The Security Council adopted a sanctions resolution on Iran, with a vote of 12 -2, with one abstention. The outliers, as expected, were Brazil and Turkey which recently negotiated a fuel swap deal with Iran. Apparently the P-5 found that deal insufficient, so they imposed a new round of sanctions today. According to a release from the United States Mission to the UN, this is what the resolution specifically targets:
1) Ban on Iranian certain nuclear and missile investment abroad. Iran is prohibited from investing in sensitive nuclear activities abroad, like uranium enrichment and reprocessing activities, where it could acquire nuclear technology and know-how, as well as activities involving ballistic missiles capable of delivering nuclear weapons. The ban also applies to investment in uranium mining.
2) Conventional arms ban. States are prohibited from selling or in any way transferring to Iran eight broad categories of heavy weapons (battle tanks, armored combat vehicles, large caliber artillery systems, combat aircraft, attack helicopters, warships, missiles or missile systems). States are similarly prohibited from providing technical or financial assistance for such systems, or spare parts. States are also to exercise vigilance and restraint in supplying any other arms or related materiel to Iran.
3) Ban on ballistic missile activities. Iran is prohibited from undertaking any activity related to ballistic missiles capable of carrying nuclear weapons and States are required to take all necessary measure to prevent the transfer of related technology or technical assistance.
4) Additional items banned for transfer. The resolution updates and adds to the list of technical items related to nuclear and missile proliferation that are banned for transfer to and from Iran.
5) New cargo inspection framework. Iran is subject to a new regime for inspection of suspicious cargo to detect and stop Iran’s smuggling. States should inspect any vessel on their territory suspected of carrying prohibited cargo, including banned conventional arms or sensitive nuclear or missile items. States are also expected to cooperate in such inspections on the high seas.
6) New procedures to deal with contraband items. Once prohibited items are found, States are now obligated to seize and dispose of the items.
7) Ban on bunkering services. States are required not to provide critical support services (e.g., fuel, water) to ships suspected of carrying prohibited cargo.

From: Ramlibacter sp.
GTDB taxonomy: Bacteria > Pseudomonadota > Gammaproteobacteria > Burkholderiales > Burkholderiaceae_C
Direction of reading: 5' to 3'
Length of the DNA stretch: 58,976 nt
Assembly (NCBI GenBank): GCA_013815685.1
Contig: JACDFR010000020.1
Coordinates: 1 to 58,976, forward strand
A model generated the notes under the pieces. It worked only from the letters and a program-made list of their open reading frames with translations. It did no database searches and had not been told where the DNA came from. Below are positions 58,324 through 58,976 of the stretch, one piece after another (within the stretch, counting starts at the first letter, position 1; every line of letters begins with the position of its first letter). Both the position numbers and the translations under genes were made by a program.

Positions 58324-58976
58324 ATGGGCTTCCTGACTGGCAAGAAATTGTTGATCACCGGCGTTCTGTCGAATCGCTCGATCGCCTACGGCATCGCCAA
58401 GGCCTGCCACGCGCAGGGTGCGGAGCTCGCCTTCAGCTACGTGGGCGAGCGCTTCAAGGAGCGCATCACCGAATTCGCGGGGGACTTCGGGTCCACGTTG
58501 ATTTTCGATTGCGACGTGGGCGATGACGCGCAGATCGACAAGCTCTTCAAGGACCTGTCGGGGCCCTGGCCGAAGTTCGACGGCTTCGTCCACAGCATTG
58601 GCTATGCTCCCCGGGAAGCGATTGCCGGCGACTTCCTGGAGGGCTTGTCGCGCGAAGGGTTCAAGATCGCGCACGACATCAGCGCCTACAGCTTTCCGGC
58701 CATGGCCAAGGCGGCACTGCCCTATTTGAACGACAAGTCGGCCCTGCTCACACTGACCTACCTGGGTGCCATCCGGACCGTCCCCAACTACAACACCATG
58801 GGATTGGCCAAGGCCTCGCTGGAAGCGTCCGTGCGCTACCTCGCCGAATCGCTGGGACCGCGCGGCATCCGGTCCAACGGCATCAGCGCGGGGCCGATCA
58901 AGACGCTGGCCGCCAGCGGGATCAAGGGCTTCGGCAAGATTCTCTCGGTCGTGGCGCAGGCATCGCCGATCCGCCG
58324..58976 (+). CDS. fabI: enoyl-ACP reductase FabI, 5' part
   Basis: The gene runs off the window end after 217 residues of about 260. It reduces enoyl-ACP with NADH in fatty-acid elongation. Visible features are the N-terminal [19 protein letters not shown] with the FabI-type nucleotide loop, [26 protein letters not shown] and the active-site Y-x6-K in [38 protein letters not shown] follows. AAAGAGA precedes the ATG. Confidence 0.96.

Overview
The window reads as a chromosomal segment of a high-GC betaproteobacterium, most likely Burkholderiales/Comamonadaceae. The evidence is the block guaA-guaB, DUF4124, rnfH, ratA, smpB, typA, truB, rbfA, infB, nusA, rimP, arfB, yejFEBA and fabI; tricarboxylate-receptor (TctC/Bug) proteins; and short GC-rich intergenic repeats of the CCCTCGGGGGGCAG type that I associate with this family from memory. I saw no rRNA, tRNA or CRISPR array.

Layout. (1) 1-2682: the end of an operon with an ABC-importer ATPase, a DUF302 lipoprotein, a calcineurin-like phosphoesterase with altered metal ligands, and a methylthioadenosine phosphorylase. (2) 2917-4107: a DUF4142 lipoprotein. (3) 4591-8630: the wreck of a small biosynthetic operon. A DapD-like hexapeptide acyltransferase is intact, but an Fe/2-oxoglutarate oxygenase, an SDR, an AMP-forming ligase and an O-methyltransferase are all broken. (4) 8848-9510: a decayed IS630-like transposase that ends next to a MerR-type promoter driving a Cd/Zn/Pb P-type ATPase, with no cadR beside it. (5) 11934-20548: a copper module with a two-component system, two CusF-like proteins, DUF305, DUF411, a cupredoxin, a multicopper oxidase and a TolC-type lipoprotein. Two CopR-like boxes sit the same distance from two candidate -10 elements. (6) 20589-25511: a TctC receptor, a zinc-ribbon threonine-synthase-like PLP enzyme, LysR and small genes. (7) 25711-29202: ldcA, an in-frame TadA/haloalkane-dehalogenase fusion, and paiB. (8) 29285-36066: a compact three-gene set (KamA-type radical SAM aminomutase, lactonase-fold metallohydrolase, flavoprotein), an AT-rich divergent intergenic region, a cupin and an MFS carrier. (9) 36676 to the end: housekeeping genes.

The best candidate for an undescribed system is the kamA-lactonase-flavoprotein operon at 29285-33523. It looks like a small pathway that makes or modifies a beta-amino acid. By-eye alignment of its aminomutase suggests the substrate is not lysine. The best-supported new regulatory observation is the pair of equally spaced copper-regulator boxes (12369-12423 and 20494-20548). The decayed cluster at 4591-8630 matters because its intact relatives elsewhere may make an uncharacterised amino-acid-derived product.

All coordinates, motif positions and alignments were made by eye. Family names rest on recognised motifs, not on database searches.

8) Measures to restrict the Islamic Republic of Iran Shipping Lines (IRISL) and Iran Air’s cargo division. States must require their nationals to exercise vigilance over IRISL, a known sanctions violator. Three IRISL-related companies will have their assets frozen. States are requested to report any information on activities by IRISL and Iran’s Air’s cargo division to evade sanctions, including by renaming vessels.
9) New tools to block proliferation finance. States are called upon to prevent any financial service — including insurance or reinsurance — and freeze any asset that could contribute to Iran’s proliferation. This broad language will help states take action when there are suspected financial links to Iran’s banned nuclear activities.
10) Vigilance over all Iran’s companies. States are required to ensure their nationals exercise vigilance when doing business with any Iranian firm, including IRGC and IRISL, to make sure such business does not contribute to Iran’s proliferation.
11) New banking measures. States are called upon to prohibit on their territories new banking relationships with Iran, including the opening of any new branches of Iranian banks, joint ventures and correspondent banking relationships, if there is a suspected link to proliferation. States also should prohibit their own financial institutions from opening branches in Iran if there is a suspected link to proliferation.
12) New measures to limit the role of the Islamic Revolutionary Guard Corps (IRGC). The resolution highlights the IRGC’s role in proliferation and requires states to mandate that businesses exercise vigilance over all transactions involving the IRGC. Fifteen IRGC-related companies linked to proliferation will have their assets frozen.
13) Targeted sanctions on specific individuals and entities. Forty Iranian companies and one individual will be subject to an asset freeze. The individual — the head of a critical nuclear research program — will also be subject to a travel ban. Thirty-five additional individuals previously subject to “travel vigilance” will now be subject to a travel ban.
14) Appointment of a UN sanctions monitoring panel. A UN “Panel of Experts” will be established to monitor states’ implementation of the sanctions, report on sanctions violations and recommend ways to continually improve enforcement.